In a New York Giants jersey and cap, Spike Lee opened by taunting his audience.
“That’s right! Super Bowl champs! Don’t hate! . . . Where were the Bears?” the iconic New York-based filmmaker asked the crowd of students, faculty and community residents Wednesday night at Chicago State University in honor of Black History Month.
But the jokes quickly gave way to the perspective of the prolific and edgy filmmaker – of 1989’s “Do The Right Thing,” 1992’s “Malcolm X,” and the 2006 “Inside Man” and “When the Levees Broke” – on more serious topics.
They ranged from how a lack of education and knowledge of black history has spawned the violence, drug dealing and imprisonment of a generation to the importance of finding one’s passion and the need for stronger family foundations and self-reliance in the black community.
“We gotta start taking education more seriously, not only as a people but as a country,” said Lee, 54, a third- generation Morehouse College graduate and for the past 15 years a professor of film at New York University.
“We’re talking about an age where peer pressure can be devastating. Today, if you get good grades or speak good English, you’re made fun of and called ‘white.’ But if you’re on the corner drinking a 40 of the malt crack liquor, smoking a joint, pants sagging below your a–, then you’re hip, you’re black, you’re gangster, you’re ghetto. But what you really are is ignorant. . .
“We’re coming from a time when it was against the law to read and write, and now in 2012, half of black males don’t even graduate high-school.”
Lee, who has dozens movies to his credit, several taking on issues of race in America, also took time to promote his latest work, the self-financed “Red Hook Summer” expected to open in August. He also gave a shout-out to the currently playing “Pariah,” produced by one of his NYU students, Dee Rees.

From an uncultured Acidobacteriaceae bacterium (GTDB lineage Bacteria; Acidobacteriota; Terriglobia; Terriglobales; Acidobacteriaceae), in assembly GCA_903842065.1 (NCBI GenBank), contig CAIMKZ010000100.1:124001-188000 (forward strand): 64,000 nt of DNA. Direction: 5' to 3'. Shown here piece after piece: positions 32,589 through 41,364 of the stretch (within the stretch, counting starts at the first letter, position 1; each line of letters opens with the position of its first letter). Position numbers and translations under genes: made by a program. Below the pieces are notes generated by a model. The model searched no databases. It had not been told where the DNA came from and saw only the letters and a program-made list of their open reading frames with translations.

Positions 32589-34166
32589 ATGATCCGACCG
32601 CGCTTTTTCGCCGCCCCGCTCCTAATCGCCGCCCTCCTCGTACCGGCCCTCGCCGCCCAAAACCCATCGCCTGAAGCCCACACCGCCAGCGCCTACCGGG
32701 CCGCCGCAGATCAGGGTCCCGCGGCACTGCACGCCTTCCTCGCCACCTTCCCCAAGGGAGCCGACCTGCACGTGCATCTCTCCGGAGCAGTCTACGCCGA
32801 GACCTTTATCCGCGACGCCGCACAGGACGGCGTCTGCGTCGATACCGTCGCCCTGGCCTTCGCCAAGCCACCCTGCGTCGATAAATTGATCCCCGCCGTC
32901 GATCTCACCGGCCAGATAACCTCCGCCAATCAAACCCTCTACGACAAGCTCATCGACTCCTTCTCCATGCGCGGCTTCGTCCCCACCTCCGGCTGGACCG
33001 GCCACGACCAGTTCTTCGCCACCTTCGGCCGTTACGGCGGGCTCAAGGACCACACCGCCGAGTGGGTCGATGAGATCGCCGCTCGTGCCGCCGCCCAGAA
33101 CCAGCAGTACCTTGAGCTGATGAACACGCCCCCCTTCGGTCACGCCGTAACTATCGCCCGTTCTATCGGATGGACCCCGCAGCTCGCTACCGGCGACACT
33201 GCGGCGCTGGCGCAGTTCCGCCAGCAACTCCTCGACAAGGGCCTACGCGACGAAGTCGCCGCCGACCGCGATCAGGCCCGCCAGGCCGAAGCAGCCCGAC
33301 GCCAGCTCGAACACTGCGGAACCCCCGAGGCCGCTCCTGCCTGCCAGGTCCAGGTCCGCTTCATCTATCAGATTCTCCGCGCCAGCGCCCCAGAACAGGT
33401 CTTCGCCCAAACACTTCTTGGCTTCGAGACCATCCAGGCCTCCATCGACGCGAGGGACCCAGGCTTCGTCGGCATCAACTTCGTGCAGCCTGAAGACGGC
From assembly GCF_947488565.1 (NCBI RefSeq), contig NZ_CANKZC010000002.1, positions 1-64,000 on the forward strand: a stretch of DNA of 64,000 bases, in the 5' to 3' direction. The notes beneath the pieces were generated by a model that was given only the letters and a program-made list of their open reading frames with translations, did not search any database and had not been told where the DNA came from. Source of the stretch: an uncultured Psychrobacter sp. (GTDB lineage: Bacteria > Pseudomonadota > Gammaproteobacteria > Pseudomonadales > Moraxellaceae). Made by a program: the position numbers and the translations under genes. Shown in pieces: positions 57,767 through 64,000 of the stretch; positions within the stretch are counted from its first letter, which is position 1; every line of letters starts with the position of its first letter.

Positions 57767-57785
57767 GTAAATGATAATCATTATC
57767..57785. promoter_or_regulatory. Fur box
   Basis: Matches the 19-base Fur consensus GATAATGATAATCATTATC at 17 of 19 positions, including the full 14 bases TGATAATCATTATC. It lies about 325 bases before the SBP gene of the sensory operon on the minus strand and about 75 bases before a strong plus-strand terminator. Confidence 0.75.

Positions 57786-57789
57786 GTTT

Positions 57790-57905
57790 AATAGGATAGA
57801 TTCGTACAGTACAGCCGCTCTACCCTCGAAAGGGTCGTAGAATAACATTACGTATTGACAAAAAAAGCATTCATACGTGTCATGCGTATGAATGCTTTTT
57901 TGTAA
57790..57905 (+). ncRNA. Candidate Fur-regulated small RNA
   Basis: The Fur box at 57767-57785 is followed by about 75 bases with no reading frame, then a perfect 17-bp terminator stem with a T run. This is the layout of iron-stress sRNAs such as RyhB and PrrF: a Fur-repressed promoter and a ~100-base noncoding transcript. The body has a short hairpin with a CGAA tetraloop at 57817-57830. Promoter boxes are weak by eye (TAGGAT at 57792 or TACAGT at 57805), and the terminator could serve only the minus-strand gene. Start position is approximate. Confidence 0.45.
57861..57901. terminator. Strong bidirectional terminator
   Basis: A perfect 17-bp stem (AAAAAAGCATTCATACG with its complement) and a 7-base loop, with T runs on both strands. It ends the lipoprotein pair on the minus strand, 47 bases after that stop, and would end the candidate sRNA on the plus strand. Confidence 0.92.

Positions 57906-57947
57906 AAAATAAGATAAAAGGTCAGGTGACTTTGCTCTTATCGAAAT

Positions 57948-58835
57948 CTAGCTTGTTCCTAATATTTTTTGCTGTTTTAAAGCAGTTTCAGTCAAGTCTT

Recounting how he stumbled into film-making after borrowing a friend’s camera the summer of 1977 and having a blast filming across New York City, Lee encouraged college students not to enter fields just for larger paychecks. “Find something you love,” he stressed. But he also warned they must be prepared to go it alone.
“Despite what the [Motion Picture] Academy thought that year, Denzel’s performance in Malcolm X was one of the greatest ever, and the lesson I got from that is that I will never put myself in the position for other people to determine what is good and not good,” he said. “After that, I have never cared what the Academy said.”
And recounting how he had to turn to wealthy black celebrities like Oprah Winfrey, Bill Cosby, Michael Jordan and Magic Johnson to finance “Malcolm X” when the studio pulled the plug, Lee stressed Malcolm X’s mantra about self-reliance and self-determination remains still relevant to the black community today.
Lee, complaining that the first African-American to win an Oscar, Hattie McDaniel, garnered the 1940 award for her role as a maid in “Gone With the Wind,” and this year two other actresses, Viola Davis and Octavia Spencer are up for Oscars for similar roles in “The Help,” said America and Hollywood has far to go on race issues.
“Something crazy happened the other day. Your guy, Barack Obama, gave his third State of the Union address, and ironically, the next day, the Academy put out their Oscar nominations. In 1940, our first great actress is a slave maid. In 2012, we have two maids. The difference? They’re not slaves. Progress?”